Sierra Leonean born Dr. Osman A. Sankoh, (Mallam O) as the Executive Directive of INDEPTH – Ghana (an international Network of demographic research institutions that provides health and demographic data to enable low-and middle-income countries set health priorities and policies based on the best available evidence) had brought together 66 participants from 22 countries in Africa, including Sierra Leone, Liberia and Guinea. It was aimed at broadening the knowledge of participants on potential Ebola virus disease outbreaks. Also, it was meant to help them identify at-risk regions within their own countries or regions of interest and help justify and prioritise surveillance and preparedness activities.
For Mallam O., the workshop was necessary because the Ebola outbreak in the three West African countries of Sierra Leone, Liberia and Guinea was unprecedented in its size and scale and: “One of the most concerning issues was that Guinea, where the outbreak originated, was never previously considered to be at-risk of Ebola cases arising.” Coming from Warima in northern Sierra Leone, the Biostatistician/Epidemiologist, who has also taken into effortlessly writing literary works , like Chernoh, has not only called attention to the outbreak in the sub-region but has been using every tool at their disposal to help save the lives of our precious ones .
Behind the walls of the book, Chernoh did not mince his words in criticising President Ernest Bai Koroma and his government over the way they handled the issue of four forty-feet containers of medical supplies which, together with a colleague, they were able to request for in the United States. Correspondences were exchanged. A delay ensued. The political implications of the donation, especially from a member of the opposition, were discussed. New York Times gave the issue international coverage. Local media in support of the government, according to Chernoh, claimed that the container had expired drugs. Meanwhile, people were dying because of the lack of drugs. He writes, “The container story, especially the government’s failure to timely get it out of the ports, became a critical reference in the national outbreak response: an indicator of the government’s lack of genuine commitment and non-prioritization of its response to the outbreak.”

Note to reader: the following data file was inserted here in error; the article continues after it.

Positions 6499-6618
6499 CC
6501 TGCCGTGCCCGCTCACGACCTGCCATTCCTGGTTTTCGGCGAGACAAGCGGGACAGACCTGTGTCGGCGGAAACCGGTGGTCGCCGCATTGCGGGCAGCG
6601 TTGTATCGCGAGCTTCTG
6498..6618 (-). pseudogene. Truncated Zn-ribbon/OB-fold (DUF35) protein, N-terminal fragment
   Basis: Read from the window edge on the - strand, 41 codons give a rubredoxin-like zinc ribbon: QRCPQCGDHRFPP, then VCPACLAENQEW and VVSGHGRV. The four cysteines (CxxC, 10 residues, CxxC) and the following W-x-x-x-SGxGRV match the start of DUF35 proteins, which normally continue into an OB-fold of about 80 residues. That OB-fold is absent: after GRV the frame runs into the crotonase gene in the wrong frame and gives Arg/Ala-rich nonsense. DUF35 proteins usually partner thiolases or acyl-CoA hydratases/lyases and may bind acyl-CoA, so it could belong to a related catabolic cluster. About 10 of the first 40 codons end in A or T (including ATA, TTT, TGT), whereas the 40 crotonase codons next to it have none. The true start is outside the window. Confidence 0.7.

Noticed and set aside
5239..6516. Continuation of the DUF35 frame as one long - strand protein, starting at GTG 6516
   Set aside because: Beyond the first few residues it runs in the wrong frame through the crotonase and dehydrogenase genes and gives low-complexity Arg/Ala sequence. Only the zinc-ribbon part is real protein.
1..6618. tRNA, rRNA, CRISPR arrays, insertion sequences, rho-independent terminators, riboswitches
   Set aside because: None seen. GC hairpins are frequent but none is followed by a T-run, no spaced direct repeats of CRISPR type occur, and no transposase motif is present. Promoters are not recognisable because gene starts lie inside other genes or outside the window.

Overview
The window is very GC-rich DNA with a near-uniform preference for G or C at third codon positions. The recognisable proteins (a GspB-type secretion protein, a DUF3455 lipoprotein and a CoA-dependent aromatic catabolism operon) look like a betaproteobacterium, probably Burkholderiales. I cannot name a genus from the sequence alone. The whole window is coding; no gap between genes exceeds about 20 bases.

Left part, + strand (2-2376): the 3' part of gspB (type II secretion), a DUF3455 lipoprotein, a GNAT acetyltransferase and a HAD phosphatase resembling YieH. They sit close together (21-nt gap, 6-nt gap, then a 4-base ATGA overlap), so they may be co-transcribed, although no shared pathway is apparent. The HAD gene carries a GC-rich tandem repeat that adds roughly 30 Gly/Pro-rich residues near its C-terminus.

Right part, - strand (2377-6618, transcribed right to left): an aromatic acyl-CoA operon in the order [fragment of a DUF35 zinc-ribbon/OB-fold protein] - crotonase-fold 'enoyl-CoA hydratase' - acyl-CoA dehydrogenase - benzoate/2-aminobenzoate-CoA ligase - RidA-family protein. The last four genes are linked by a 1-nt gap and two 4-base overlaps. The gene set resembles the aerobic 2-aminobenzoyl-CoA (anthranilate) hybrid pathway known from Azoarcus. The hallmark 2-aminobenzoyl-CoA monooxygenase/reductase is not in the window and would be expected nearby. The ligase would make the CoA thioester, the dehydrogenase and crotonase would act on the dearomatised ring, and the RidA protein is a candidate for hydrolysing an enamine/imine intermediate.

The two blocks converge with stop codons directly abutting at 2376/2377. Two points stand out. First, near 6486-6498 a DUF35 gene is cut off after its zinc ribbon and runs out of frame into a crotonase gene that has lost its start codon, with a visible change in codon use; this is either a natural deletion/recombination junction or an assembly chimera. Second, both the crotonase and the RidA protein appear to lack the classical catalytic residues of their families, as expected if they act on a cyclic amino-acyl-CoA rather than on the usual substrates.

His critique was not only targeted at Koroma and his government. With the same salvo, Chernoh fired verbal shots at the endemic corruption that reared its ugly head again at the behest of those thousands who were losing their lives to the virus every day. From the numerous local and international NGOs that sprouted almost overnight in the name of containing the outbreak, cash in exchange for Ebola travel passes from health workers to security personnel both in Sierra Leone and Guinea pocketing some Leones and Guinean Franc from weary passengers, this was like a new trade boom. In particular, Chernoh emphasised this point with: “Guinean officers in charge of the checkpoints were more interested in their bribe collection than in controlling the outbreak.”